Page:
OAKLAND, Calif. - Posting a video on social media Monday, Carl Nassib, a six-year NFL pro and defensive end for the Las Vegas Raiders, made history by announcing that he is gay.
"What's up people. I'm Carl Nassib. I'm at my house in Westchester, Pennsylvania. I've been meaning to do this for a while now and I want to take a quick moment to say that I'm gay," said Nassib in a video posted on his Instagram page.
His deeply personal announcement made him the first active NFL player to be openly gay.
"I'm a pretty private person so I hope you know I'm not doing this for attention I just think representation and visibility are so important," said Nassib.
Coming out during June Pride Month, many members of the LGBTQ community were thrilled to see that Nassib received support from NFL commissioner Roger Goodell and beyond.
"The NFL family is proud of Carl for courageously sharing his truth today," Goodell said in a statement, "Representation matters. We share his hope that someday soon statements like his will no longer be newsworthy as we march toward full equality for the LGBTQ+ community. We wish Carl the best of luck this coming season."and the raiders team leadership.
"He came out with pride and no other athlete has been able to come out like he did," said Joe Hawkins, CEO of the Oakland LGBTQ Community Center. Hawkins helped name the center's clinic after Glenn Burke, an Oakland native and openly gay Major League Baseball player who helped pave the way.
"Glenn Burke was blackballed for being unapologetically gay," said Hawkins, "It's really a new day and I think that there's so much hope. We're very hopeful and I look forward to more athletes come out as LGBTQ."
It wasn't just Nassib's own visibility that touched many people in the LGBTQ community. His actions also spoke volumes.
"I'm going to do my part to cultivate compassion," said Nassib, "And start by donating $100,000 to The Trevor Project."
The Trevor Project, which provides suicide prevention and crisis intervention services for LGBTQ youth sent KTVU their reaction in a statement.
"The Trevor Project is grateful to Carl Nassib for living his truth and supporting LGBTQ youth. This generous donation will help us scale our life-saving crisis services to reach the more than 1.8 million LGBTQ youth who seriously consider suicide each year in the U.S.," said the statement by Amit Paley, CEO & Executive Director of The Trevor Project.
"Coming out is an intensely personal decision, and it can be an incredibly scary and difficult one to make. We hope that Carl’s historic representation in the NFL will inspire young LGBTQ athletes across the country to live their truth and pursue their dreams," Paley noted.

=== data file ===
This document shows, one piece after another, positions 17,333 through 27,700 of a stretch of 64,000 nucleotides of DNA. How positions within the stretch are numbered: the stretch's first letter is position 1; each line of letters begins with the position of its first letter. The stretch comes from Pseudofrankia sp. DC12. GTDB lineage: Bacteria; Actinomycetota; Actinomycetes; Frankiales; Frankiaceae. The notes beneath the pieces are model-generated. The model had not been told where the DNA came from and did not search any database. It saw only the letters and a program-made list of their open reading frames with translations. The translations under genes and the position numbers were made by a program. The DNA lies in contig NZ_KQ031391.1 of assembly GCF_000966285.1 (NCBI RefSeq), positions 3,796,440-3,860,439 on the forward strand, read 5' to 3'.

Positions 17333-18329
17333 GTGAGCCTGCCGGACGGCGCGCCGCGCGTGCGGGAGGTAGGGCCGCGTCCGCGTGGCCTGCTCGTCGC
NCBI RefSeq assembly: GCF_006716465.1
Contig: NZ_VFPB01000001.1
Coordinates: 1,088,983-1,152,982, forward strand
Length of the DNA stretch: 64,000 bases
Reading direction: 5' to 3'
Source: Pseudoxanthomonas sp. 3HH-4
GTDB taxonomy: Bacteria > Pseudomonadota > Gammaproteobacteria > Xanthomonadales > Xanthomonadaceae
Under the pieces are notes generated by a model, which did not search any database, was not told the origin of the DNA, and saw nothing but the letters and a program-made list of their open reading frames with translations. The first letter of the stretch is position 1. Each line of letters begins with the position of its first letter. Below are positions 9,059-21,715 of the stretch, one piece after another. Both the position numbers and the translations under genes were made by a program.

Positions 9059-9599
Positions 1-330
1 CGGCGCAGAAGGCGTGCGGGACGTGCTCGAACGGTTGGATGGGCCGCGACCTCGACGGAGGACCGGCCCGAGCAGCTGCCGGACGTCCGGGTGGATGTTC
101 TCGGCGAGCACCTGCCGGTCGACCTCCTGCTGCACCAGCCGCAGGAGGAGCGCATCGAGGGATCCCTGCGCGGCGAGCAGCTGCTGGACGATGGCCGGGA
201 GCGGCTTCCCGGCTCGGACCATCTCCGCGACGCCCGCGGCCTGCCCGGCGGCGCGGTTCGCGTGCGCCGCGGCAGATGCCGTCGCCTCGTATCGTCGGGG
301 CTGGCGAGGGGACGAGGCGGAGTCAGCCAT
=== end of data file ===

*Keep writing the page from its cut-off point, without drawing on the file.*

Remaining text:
"At a time when state lawmakers are actively trying to restrict transgender and nonbinary youth’s participation in school sports, this news should serve as a clarion call for greater LGBTQ inclusion in the locker room and on the field," said Paley.
"It will raise a lot of money for them with that one post," said Jim Buzinski, founder of Outsports.com, who says he's waited decades to celebrate this emotional moment.
"I sort of teared up when I called up a friend who had played in the NFL and was closeted when he played. And just to tell him this exciting news, he had such a great reaction," said Buzinski.
Some fans say they're glad for the example it sets for youth.
"Being gay is okay and it's acceptable and it doesn't make you any less of an athlete," said Martin Stoufer, an Alameda resident, "It's great the league is finally recognizing that and treating them as equals."
Former University of Missouri defensive star Michael Sam was the first openly gay football player ever selected in the NFL draft, going in the seventh round to the then-St. Louis Rams in 2014. But he never made the final roster and retired in 2015 having never played in an NFL regular-season game.
Nassib is a sixth-year pro who was drafted by the Cleveland Browns in 2016 in the third round (65th overall) out of Penn State. He played two seasons for the Browns and two for Tampa Bay before joining the Raiders in 2020. He has 20 1/2 sacks in 73 career games.
More than a dozen NFL players have come out as gay after their careers were over.
Jana Katsuyama is a reporter for KTVU. Email Jana at email@example.com and follow her on Twitter @JanaKTVU or Facebook @NewsJana or ktvu.com.